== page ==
Olga Grand Duchess Of Kiev
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Spouses/Children:
Igor Grand Duke Of Kiev

Olga Grand Duchess Of Kiev

  • Marriage: Igor Grand Duke Of Kiev
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Saint Olga (Russian and Ukrainian, also called Olga Prekrasa, or Olga the Beauty, Old Norse: Helga; born c. 890 died July 11, 969, Kiev) was a Pskov woman of Varangian extraction who married the future Igor of Kiev, arguably in 903. The Primary Chronicle gives 879 as her date of birth, which is rather unlikely, given the fact that her only son was probably born some 65 years after that date. After Igor's death, she ruled Kievan Rus as regent (945-c. 963) for their son, Svyatoslav.

At the start of her reign, Olga spent great effort to avenge her husband's death at the hands of the Drevlians, and succeeded in slaughtering many of them and interring some in a ship burial, while still alive. She is reputed to have scalded captives to death and another, probably apocryphal, story tells of how she destroyed a town hostile to her. She asked that each household present her with a dove as a gift, then tied burning papers to the legs of each dove which she then released to fly back to their homes. Each avian incendiary set fire to the thatched roof of their respective home and the town was destroyed. More importantly in the long term, Olga changed the system of tribute gathering (poliudie) in what may be regarded as the first legal reform recorded in Eastern Europe.

She was the first Rus ruler to convert to Christianity, either in 945 or in 957. The ceremonies of her formal reception in Constantinople were minutely described by Emperor Constantine VII in his book De Ceremoniis. Following her baptism she took the Christian name Yelena, after the reigning Empress Helena Lekapena. The Slavonic chronicles add apocryphal details to the account of her baptism, such as the story how she charmed and "outwitted" Constantine and how she spurned his matrimonial proposals. In truth, at the time of her baptism, Olga was an old woman, while Constantine had a wife.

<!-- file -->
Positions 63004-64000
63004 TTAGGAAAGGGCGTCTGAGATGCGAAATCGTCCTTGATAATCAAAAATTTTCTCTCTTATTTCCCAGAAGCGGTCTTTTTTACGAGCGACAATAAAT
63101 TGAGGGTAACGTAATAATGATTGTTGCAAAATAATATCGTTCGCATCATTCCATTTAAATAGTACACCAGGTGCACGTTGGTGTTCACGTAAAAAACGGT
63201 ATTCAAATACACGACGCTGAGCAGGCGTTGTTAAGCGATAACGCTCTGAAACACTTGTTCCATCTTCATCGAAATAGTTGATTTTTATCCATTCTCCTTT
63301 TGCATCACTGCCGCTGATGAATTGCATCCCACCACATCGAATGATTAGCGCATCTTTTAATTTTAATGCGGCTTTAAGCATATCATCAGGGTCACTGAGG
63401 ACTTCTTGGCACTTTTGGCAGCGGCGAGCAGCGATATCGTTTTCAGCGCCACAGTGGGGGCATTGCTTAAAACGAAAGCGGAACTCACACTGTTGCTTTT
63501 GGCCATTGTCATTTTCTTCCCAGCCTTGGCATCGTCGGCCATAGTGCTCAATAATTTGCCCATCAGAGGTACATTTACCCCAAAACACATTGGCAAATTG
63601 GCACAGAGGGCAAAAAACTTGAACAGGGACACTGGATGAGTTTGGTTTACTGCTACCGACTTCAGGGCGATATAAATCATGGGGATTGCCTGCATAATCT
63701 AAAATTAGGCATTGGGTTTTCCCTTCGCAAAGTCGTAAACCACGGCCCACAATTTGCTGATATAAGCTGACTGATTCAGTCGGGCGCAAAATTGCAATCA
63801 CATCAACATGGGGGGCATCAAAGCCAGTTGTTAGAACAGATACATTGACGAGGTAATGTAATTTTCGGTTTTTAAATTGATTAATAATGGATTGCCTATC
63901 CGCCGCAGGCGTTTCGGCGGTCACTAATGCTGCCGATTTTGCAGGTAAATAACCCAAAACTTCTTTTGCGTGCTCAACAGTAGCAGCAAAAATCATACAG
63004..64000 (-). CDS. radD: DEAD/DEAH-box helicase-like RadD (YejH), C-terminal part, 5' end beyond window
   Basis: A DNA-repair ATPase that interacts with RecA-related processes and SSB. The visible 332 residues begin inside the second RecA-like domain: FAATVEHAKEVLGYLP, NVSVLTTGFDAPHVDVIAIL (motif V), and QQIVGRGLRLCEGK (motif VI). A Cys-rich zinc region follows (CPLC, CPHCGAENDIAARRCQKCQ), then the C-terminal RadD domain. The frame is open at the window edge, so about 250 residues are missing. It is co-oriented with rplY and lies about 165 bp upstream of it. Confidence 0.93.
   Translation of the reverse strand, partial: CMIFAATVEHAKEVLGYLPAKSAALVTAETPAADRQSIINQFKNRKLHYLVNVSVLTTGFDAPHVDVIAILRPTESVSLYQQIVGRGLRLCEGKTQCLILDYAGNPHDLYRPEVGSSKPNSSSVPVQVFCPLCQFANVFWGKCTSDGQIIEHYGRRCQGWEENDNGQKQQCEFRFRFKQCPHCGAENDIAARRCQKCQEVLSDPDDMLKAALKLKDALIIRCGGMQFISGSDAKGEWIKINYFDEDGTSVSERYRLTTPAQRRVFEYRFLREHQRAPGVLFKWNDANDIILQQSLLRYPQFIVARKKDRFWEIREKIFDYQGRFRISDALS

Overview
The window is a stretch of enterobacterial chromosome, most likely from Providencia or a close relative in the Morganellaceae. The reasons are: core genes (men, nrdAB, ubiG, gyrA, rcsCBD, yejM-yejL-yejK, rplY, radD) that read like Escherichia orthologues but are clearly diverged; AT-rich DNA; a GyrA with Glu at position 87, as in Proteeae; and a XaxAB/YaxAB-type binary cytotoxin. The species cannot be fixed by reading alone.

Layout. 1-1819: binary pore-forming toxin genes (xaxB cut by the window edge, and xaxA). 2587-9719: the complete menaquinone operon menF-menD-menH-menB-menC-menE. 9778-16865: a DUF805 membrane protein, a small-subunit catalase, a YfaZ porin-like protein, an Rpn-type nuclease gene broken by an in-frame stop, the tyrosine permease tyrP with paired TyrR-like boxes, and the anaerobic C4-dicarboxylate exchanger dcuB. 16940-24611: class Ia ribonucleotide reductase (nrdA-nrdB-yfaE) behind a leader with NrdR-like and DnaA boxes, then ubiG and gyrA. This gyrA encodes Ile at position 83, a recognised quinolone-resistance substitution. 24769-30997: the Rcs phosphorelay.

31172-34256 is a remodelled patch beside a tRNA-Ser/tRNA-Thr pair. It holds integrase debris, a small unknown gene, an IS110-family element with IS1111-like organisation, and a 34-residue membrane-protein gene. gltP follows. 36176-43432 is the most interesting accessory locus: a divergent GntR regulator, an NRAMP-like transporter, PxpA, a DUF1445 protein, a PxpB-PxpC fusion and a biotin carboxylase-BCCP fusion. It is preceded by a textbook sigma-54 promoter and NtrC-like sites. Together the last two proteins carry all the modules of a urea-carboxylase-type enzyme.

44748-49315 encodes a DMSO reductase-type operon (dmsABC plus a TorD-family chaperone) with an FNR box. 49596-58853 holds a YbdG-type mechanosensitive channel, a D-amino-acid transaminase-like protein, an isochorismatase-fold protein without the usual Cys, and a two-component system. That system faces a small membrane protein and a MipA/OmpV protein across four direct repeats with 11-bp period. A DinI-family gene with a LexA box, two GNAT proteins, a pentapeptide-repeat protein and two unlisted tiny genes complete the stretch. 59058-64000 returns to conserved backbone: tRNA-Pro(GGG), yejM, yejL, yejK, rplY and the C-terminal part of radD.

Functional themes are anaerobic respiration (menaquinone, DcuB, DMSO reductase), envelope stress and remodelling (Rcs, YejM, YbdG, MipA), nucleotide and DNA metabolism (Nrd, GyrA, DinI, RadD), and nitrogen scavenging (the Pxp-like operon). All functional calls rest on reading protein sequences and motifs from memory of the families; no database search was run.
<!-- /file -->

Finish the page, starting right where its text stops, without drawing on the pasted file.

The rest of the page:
Several Latin sources document Olga's embassy to Emperor Otto I in 959. The continuation of Regino of Prüm mentions that the envoys requested the Emperor to appoint a bishop and priests for their nation. The chronicler accuses the envoys of lies, commenting that their trick was not exposed until later. Thietmar of Merseburg says that the first archbishop of Magdeburg, before being promoted to this high rank, was sent by Emperor Otto to the country of the Rus (Rusciae) as a simple bishop but was expelled by pagans. The same data is duplicated in the annals of Quedlinburg and Hildesheim, among others.

Olga was one of the first people of Rus to be proclaimed saint, for her efforts to spread the Christian religion in the country. However, she failed to convert Svyatoslav, and it was left to her grandson and pupil Vladimir I to make Christianity the lasting state religion. During her son's prolonged military campaigns, she remained in charge of Kiev, residing in the castle of Vyshgorod together with her grandsons. She died soon after the city's siege by the Pechenegs in 968.


[edit] Edward Gibbon upon Olga's conversion An English historian Edward Gibbon (1737 – 1794) wrote on Olga's conversion in his work The History of the Decline and Fall of the Roman Empire as follows.